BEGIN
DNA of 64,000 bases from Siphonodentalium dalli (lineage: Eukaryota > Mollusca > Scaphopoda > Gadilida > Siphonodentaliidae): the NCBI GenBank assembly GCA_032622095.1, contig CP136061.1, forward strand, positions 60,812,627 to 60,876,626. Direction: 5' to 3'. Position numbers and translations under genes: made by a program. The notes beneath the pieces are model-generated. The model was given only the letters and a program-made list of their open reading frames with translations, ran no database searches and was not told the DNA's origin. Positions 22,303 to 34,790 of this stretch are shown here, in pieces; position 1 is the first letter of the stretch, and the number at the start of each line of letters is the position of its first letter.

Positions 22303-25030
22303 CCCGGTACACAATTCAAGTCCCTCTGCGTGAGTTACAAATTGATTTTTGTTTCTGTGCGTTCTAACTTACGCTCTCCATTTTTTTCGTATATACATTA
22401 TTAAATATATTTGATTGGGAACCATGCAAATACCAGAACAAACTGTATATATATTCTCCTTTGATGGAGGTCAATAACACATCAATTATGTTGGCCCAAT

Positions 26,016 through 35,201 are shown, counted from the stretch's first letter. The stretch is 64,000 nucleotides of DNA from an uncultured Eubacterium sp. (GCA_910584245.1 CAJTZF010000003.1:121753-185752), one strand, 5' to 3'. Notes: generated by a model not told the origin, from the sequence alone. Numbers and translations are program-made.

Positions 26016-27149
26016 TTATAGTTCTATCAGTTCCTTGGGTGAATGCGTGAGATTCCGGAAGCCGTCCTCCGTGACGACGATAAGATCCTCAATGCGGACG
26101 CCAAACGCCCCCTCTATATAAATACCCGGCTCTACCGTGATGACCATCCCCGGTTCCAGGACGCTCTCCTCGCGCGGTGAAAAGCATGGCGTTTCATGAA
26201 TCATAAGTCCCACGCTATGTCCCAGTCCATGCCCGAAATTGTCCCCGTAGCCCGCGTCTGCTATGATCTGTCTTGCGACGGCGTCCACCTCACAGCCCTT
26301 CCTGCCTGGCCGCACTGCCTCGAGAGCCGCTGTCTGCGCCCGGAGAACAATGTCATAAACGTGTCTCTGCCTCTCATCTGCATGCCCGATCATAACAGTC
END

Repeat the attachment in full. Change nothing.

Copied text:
DNA of 64,000 bases from Siphonodentalium dalli (lineage: Eukaryota > Mollusca > Scaphopoda > Gadilida > Siphonodentaliidae): the NCBI GenBank assembly GCA_032622095.1, contig CP136061.1, forward strand, positions 60,812,627 to 60,876,626. Direction: 5' to 3'. Position numbers and translations under genes: made by a program. The notes beneath the pieces are model-generated. The model was given only the letters and a program-made list of their open reading frames with translations, ran no database searches and was not told the DNA's origin. Positions 22,303 to 34,790 of this stretch are shown here, in pieces; position 1 is the first letter of the stretch, and the number at the start of each line of letters is the position of its first letter.

Positions 22303-25030
22303 CCCGGTACACAATTCAAGTCCCTCTGCGTGAGTTACAAATTGATTTTTGTTTCTGTGCGTTCTAACTTACGCTCTCCATTTTTTTCGTATATACATTA
22401 TTAAATATATTTGATTGGGAACCATGCAAATACCAGAACAAACTGTATATATATTCTCCTTTGATGGAGGTCAATAACACATCAATTATGTTGGCCCAAT

Positions 26,016 through 35,201 are shown, counted from the stretch's first letter. The stretch is 64,000 nucleotides of DNA from an uncultured Eubacterium sp. (GCA_910584245.1 CAJTZF010000003.1:121753-185752), one strand, 5' to 3'. Notes: generated by a model not told the origin, from the sequence alone. Numbers and translations are program-made.

Positions 26016-27149
26016 TTATAGTTCTATCAGTTCCTTGGGTGAATGCGTGAGATTCCGGAAGCCGTCCTCCGTGACGACGATAAGATCCTCAATGCGGACG
26101 CCAAACGCCCCCTCTATATAAATACCCGGCTCTACCGTGATGACCATCCCCGGTTCCAGGACGCTCTCCTCGCGCGGTGAAAAGCATGGCGTTTCATGAA
26201 TCATAAGTCCCACGCTATGTCCCAGTCCATGCCCGAAATTGTCCCCGTAGCCCGCGTCTGCTATGATCTGTCTTGCGACGGCGTCCACCTCACAGCCCTT
26301 CCTGCCTGGCCGCACTGCCTCGAGAGCCGCTGTCTGCGCCCGGAGAACAATGTCATAAACGTGTCTCTGCCTCTCATCTGCATGCCCGATCATAACAGTC